Rehabiltation Therapy Causes Increase in Gray Matter

Might benefit those predisposed to Alzheimer's via genetics.
clipped from
Edward Taub, Ph.D., a UAB neuroscientist and developer of
Constraint-Induced (CI) therapy, and Lynne Gauthier, a graduate student
at UAB, discuss findings showing that CI therapy produces an increase in
the gray matter of the brain of stroke patients who undergo the therapy.
This is the first representation that a rehabilitation therapy can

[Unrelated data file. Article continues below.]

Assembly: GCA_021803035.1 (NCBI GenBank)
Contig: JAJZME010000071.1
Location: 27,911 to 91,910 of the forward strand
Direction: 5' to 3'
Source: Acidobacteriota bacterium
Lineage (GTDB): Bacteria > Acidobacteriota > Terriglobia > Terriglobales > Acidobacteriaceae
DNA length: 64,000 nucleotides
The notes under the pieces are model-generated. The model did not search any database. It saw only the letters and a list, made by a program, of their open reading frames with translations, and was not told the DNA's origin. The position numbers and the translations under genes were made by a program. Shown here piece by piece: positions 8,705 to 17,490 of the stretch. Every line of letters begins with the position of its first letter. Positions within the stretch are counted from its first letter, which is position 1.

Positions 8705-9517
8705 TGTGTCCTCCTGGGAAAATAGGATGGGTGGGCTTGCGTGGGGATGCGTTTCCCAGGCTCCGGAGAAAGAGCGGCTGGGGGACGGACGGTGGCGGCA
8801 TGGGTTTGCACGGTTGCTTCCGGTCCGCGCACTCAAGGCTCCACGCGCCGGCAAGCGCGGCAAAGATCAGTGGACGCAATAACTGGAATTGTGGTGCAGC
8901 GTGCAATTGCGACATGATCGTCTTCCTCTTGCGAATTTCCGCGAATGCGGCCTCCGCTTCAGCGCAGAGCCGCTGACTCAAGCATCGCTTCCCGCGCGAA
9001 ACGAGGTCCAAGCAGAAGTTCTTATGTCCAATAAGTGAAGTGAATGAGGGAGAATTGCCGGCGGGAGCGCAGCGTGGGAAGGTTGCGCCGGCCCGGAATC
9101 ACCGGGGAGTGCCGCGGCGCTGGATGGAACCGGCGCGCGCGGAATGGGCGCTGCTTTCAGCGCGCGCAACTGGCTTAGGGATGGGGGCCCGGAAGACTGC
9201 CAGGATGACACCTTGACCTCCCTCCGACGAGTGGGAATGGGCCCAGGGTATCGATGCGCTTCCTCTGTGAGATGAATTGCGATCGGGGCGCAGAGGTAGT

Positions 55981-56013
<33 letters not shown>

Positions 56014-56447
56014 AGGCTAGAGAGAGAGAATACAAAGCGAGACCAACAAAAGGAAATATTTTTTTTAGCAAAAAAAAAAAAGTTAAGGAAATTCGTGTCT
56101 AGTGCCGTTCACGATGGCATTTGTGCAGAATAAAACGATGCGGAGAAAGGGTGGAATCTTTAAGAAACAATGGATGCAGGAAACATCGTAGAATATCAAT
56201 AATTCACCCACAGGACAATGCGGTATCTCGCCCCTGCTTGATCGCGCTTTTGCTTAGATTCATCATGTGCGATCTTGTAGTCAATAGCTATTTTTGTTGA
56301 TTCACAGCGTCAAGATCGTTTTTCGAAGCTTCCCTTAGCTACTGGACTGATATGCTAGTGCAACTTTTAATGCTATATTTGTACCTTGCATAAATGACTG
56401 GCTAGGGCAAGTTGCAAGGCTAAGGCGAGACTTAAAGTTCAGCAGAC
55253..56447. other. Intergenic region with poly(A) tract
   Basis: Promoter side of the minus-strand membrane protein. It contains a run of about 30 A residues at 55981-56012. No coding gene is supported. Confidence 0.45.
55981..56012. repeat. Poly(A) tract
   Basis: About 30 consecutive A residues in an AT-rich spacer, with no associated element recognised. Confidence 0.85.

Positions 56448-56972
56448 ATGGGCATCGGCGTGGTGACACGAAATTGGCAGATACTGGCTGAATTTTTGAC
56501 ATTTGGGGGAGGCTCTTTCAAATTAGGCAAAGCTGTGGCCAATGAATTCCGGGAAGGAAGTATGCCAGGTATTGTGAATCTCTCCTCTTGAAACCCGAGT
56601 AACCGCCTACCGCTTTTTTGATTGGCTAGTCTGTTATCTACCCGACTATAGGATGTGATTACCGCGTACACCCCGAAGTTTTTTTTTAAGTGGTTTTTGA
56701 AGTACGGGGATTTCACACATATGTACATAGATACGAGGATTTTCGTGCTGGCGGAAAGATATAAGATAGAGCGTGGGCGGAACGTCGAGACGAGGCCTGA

produce structural changes within the human brain after injury. It is
also further proof of neuroplasticity, the brain's ability to remodel
itself following traumatic injury.
A rehabilitation therapy developed by a UAB neuroscientist produces changes in the structure of the brain, the first evidence of actual brain remodeling resulting from a rehabilitation therapy. In findings presented online in Stroke, sophisticated analysis of MRI images of stroke patients showed that Constraint Induced (CI) therapy produced a significant increase in the amount of gray matter present in the brains of patients receiving the therapy.
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